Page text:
“Okay, the race for the White House is over and it’s time to look at the New York City mayoral race, where the possibly decisive Democratic primary could be as early as June. The morning line? City Council Speaker Christine Quinn leaves the other Democratic contenders in the dust,” Maurice Carroll, director of the Quinnipiac University Polling Institute, said in a statement with his latest survey.
The numbers indeed show Ms. Quinn far ahead, with 32% support among registered Democrats, even as she faces off against two citywide elected officials, Public Advocate Bill de Blasio and Comptroller John Liu, and 2009’s nominee, Bill Thompson. Mr. Thompson barely edged out Mr. de Blasio for the silver medal, 10 to 9 percent, with Mr. Liu standing at 5 percent.
(The survey was conducted before Manhattan Borough President Scott Stringer dropped out of the race, but he took only 4 percent).
It’s not exactly surprising that Ms. Quinn is ahead; she’s led all recent polling, including last month’s NY1/Marist survey.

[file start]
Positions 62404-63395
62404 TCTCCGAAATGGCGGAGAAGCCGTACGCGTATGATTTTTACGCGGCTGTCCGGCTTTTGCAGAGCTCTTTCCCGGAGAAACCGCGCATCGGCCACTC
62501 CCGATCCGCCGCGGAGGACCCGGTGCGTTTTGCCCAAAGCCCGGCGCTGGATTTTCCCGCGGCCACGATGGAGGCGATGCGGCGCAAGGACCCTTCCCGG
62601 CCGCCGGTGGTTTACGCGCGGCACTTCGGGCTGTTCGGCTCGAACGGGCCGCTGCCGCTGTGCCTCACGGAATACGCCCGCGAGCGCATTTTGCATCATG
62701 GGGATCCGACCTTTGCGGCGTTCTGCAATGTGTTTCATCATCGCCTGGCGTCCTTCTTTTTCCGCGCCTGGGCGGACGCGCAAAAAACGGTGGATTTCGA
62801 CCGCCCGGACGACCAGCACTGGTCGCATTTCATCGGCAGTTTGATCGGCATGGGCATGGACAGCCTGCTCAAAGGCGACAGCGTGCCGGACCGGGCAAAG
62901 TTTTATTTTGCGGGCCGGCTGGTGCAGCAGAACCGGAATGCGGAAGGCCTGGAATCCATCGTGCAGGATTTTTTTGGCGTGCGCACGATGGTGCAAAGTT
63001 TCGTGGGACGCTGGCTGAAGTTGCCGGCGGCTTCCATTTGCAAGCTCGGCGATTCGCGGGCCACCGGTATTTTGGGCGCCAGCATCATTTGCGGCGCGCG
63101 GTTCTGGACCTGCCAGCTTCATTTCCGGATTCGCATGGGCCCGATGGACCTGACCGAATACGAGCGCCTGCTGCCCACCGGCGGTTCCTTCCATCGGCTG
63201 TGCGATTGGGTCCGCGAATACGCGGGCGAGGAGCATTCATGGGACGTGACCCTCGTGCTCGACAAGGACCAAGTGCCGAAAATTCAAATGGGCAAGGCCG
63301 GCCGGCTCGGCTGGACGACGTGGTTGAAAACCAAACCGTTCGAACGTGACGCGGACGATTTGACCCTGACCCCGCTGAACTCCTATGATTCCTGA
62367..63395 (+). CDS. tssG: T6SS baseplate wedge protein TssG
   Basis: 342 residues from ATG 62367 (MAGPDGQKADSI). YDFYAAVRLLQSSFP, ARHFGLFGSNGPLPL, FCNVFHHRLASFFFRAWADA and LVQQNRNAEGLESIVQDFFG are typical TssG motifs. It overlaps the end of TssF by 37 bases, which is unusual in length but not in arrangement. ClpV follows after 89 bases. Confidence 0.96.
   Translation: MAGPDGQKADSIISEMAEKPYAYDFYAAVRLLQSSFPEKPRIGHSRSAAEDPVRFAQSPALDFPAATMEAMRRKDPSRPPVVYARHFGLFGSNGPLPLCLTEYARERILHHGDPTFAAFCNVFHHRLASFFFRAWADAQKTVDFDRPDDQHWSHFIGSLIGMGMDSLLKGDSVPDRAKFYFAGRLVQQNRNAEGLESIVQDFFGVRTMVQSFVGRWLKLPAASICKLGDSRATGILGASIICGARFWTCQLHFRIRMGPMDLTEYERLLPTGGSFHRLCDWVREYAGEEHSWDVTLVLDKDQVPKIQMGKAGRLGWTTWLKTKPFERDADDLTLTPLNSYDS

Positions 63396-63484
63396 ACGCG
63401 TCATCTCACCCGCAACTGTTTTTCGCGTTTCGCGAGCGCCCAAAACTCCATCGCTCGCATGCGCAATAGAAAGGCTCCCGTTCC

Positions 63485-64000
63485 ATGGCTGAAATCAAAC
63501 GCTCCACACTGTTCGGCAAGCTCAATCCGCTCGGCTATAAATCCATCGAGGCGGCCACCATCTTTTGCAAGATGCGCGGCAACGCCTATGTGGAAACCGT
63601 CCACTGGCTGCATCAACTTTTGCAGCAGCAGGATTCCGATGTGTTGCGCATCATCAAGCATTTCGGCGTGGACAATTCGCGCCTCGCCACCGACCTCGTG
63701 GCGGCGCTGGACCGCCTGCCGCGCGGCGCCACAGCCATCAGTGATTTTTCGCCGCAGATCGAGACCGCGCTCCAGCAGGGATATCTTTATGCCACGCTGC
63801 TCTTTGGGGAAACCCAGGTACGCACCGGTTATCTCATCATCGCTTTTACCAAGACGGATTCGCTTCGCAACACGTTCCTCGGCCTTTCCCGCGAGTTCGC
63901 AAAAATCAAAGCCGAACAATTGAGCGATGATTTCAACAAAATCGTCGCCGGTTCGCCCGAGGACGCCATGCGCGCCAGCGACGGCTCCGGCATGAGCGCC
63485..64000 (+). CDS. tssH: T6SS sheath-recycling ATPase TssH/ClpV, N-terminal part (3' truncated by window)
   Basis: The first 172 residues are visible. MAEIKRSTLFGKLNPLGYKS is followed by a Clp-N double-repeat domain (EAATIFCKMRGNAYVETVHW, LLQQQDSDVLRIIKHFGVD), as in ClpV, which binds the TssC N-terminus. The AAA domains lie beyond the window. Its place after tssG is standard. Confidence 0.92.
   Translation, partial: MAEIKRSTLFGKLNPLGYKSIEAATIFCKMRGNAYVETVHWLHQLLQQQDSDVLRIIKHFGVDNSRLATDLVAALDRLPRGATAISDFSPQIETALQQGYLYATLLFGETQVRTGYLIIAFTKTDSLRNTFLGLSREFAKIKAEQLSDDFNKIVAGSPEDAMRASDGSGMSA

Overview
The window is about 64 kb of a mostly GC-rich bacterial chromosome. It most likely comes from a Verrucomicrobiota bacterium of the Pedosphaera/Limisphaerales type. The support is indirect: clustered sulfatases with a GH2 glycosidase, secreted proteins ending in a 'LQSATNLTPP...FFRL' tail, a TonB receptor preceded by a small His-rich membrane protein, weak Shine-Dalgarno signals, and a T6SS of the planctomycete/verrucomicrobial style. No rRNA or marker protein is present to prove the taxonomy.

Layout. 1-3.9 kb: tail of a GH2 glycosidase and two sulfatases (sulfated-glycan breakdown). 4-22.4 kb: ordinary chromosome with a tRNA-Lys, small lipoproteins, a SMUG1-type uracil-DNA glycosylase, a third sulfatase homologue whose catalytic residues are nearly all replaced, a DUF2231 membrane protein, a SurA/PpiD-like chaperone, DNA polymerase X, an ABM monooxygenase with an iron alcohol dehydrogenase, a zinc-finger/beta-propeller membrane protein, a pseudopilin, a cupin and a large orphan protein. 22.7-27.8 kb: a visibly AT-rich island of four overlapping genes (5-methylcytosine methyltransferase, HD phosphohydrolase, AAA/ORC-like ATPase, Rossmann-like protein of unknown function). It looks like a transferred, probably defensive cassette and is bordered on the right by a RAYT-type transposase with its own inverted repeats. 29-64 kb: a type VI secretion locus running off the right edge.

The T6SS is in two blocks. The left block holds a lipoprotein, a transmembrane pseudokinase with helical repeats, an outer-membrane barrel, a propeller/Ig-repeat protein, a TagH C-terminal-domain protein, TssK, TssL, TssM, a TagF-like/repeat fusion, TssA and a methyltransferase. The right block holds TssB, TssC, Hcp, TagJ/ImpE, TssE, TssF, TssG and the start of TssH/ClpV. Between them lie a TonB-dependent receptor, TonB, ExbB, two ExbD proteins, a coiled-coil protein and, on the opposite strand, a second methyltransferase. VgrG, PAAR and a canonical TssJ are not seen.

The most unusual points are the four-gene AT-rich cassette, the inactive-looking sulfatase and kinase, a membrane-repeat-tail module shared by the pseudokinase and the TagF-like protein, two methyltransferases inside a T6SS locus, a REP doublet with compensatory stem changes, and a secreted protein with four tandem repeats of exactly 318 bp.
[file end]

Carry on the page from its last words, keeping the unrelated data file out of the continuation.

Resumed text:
However, it’s important to keep in mind that multi-candidate primary races are incredibly fluid, as voters are far more likely to change their mind in a primary than the typical Republican vs. Democrat affair. Also, as the poll included all registered Democrats, it undoubtedly captured a wider audience than the more motivated electorate that will actually turn out come Election Day. Nevertheless, it’s much better to be ahead than behind, and Ms. Quinn’s rivals have a lot of work to do.
Two potential Republican candidates were also tested, M.T.A. Chairman Joe Lhota and former Bronx Borough President Adolfo Carrión, and they distantly trailed in a question pitting them against a generic Democrat.